Bitcoin edged up and continued trading above the US$27,000 threshold on Wednesday morning in Asia, with other top 10 non-stablecoin cryptocurrencies trading mixed. Investors continue to eye U.S. debt ceiling talks.

Bitcoin, Ether rise

Bitcoin rose 0.39% over the last 24 hours to US$27,172 at 9:45 a.m. in Hong Kong, according to data from CoinMarketCap. Hong Kong’s securities regulator announced Tuesday that it will allow trading of certain crypto assets from June 1, contributing to the rise.

The world’s largest cryptocurrency by market capitalization was, however, down 0.14% over the past seven days.

Ether climbed 0.43% in the past 24 hours to US$1,848, up 0.82% over the past week.

Dogecoin was down 1% over the last 24 hours to US$0.07267. It also logged a 1% weekly decline.

Conversely, daily transaction volume on the Dogecoin network reached an all-time high of 1.42 million transactions on Monday. That figure surpasses Ethereum’s 1.11 million, Bitcoin’s 519,716 and Litecoin’s 258,222 transactions, according to data from BitInfoCharts. 

The rise followed the launch on May 9 of a new Dogecoin mechanism. This allows the  issuance of so-called DRC-20 tokens. Some social media commentators have attributed the gains to the hype caused by the release.

Meanwhile, BNB added 0.58% over the past 24 hours to US$312. That rise came despite a Reuters report published Tuesday alleging that Binance, the token’s issuer, had failed to properly separate client and company funds.

“The report is definitely not bullish for Binance or BNB but, ultimately, that’s still one piece of news within a broader market,” said Justin d’Anethan, head of APAC business development at Belgium-based crypto market maker Keyrock.

“It’s worth noting that BNB as a blockchain recorded a massive amount of transactions, which seems to hint at a lot of enthusiasm, building and utility for the chain, regardless of allegations on Binance’s business.”

Bitcoin-based NFT daily sales rise

The indexes are proxy measures of the performance of the global NFT market. They are managed by CryptoSlam, a sister company of Forkast.News under the Forkast.Labs umbrella.

In the non-fungible token (NFT) market, the Forkast 500 NFT index edged up 0.01% at 3,389.10 in the 24 hours to 11:00 a.m. in Hong Kong. The index was up 0.12% over the past seven days.

NFT sales on Ethereum fell 5.34% in the last 24 hours to US$13.49 million, according to CryptoSlam data. Whereas, sales on the Bitcoin blockchain expanded 49.67% to US$4.03 million. 

AssetDash Vanta, a Solana-based NFT collection that started minting on Tuesday, recorded the most sales across the NFT market in the past 24 hours. It recorded a daily sales value of US$1.54 million. 

Bitamigos, a Bitcoin Ordinals collection, is currently second in terms of daily sales value. Its daily sales rose 30.4% over the past 24 hours to US$1.05 million.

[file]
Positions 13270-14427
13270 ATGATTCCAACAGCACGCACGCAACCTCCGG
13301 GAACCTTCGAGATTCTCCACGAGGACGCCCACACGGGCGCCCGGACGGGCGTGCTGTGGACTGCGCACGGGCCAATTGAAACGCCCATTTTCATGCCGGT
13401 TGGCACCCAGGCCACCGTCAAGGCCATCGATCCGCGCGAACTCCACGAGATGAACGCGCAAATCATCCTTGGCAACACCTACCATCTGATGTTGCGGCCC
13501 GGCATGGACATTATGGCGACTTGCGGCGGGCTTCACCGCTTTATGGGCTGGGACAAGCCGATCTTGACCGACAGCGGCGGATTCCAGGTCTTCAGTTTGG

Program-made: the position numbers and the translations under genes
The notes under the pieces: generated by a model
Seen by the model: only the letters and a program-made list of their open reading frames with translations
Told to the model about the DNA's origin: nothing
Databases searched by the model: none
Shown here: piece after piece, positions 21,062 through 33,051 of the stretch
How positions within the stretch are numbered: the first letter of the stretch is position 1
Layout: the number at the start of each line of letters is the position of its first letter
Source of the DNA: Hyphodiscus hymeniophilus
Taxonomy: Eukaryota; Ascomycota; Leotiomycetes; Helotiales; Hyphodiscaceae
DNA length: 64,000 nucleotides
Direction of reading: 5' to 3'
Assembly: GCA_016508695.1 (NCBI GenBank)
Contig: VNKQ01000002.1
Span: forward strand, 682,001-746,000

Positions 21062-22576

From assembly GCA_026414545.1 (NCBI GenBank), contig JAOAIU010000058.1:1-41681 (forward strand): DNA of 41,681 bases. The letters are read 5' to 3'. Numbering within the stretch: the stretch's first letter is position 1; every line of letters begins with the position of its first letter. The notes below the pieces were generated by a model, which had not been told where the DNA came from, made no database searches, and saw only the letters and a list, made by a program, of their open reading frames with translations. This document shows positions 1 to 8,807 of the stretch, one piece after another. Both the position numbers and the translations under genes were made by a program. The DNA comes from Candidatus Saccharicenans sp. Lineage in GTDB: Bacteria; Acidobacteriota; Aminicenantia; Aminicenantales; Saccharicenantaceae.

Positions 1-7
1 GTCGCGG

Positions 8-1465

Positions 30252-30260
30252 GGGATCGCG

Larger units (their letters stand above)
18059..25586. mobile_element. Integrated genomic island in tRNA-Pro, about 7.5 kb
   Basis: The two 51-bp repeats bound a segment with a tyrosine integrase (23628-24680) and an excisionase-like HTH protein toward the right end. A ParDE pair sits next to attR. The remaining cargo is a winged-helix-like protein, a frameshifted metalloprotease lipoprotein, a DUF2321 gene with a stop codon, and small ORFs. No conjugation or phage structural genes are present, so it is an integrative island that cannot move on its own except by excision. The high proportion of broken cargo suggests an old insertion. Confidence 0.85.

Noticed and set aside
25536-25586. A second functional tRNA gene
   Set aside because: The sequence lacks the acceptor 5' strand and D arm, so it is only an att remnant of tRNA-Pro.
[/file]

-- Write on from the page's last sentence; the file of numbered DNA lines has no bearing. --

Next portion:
According to Yehudah Petscher, NFT Strategist at Forkast Labs, “the past seven days in NFTs have been all about Bitcoin Ordinals, which now represent three of the top 10 collections.” 

He added that Bored Ape Yacht Club “has been dethroned for now, with two Ordinals projects and Mythos Chain’s DMarket all outselling the NFT community’s favorite apes.”

Regardless, BAYC still saw the most sales on Ethereum in the last 24 hours. It recorded a daily sales value of US$950,020.

U.S. futures rise; New Zealand raises rates

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House Majority Leader Steve Scalise. Image: Getty Images

Major U.S. stock futures rose as of noon in Hong Kong. The Dow Jones Industrial Average futures edged up 0.09%, while the tech-heavy Nasdaq 100 futures rose 0.1%. The S&P 500 futures added 0.11%.

U.S. debt ceiling negotiations continue to drag on. A group of House Republicans raised questions Tuesday regarding the June 1 debt default deadline suggested by Treasury Secretary Janet Yellen.

Yellen has repeatedly stated that the U.S. will fail to pay its debts from that date. The resulting default would lead to devastating consequences for U.S. and global markets. It would also, Yellen warns, erode global trust in U.S. treasuries as a safe haven for investment. 

House Majority Leader Steve Scalise told reporters on Tuesday that they would like to see “more transparency” on how the Treasury Department arrived at June 1 as the so-called “X-date” for the default. 

“It looks like they’re hedging now and opening the door to move that date back,” he said.

Meanwhile, New Zealand’s central bank hiked interest rates by 25 basis points Wednesday to 5.5%. That is its highest rate in over 14 years. The move is in line with the expectations of economists polled by Reuters.

Elsewhere, in Japan, business sentiment among domestic manufacturers turned positive for the first time this year, according to a Reuters Tankan poll for May.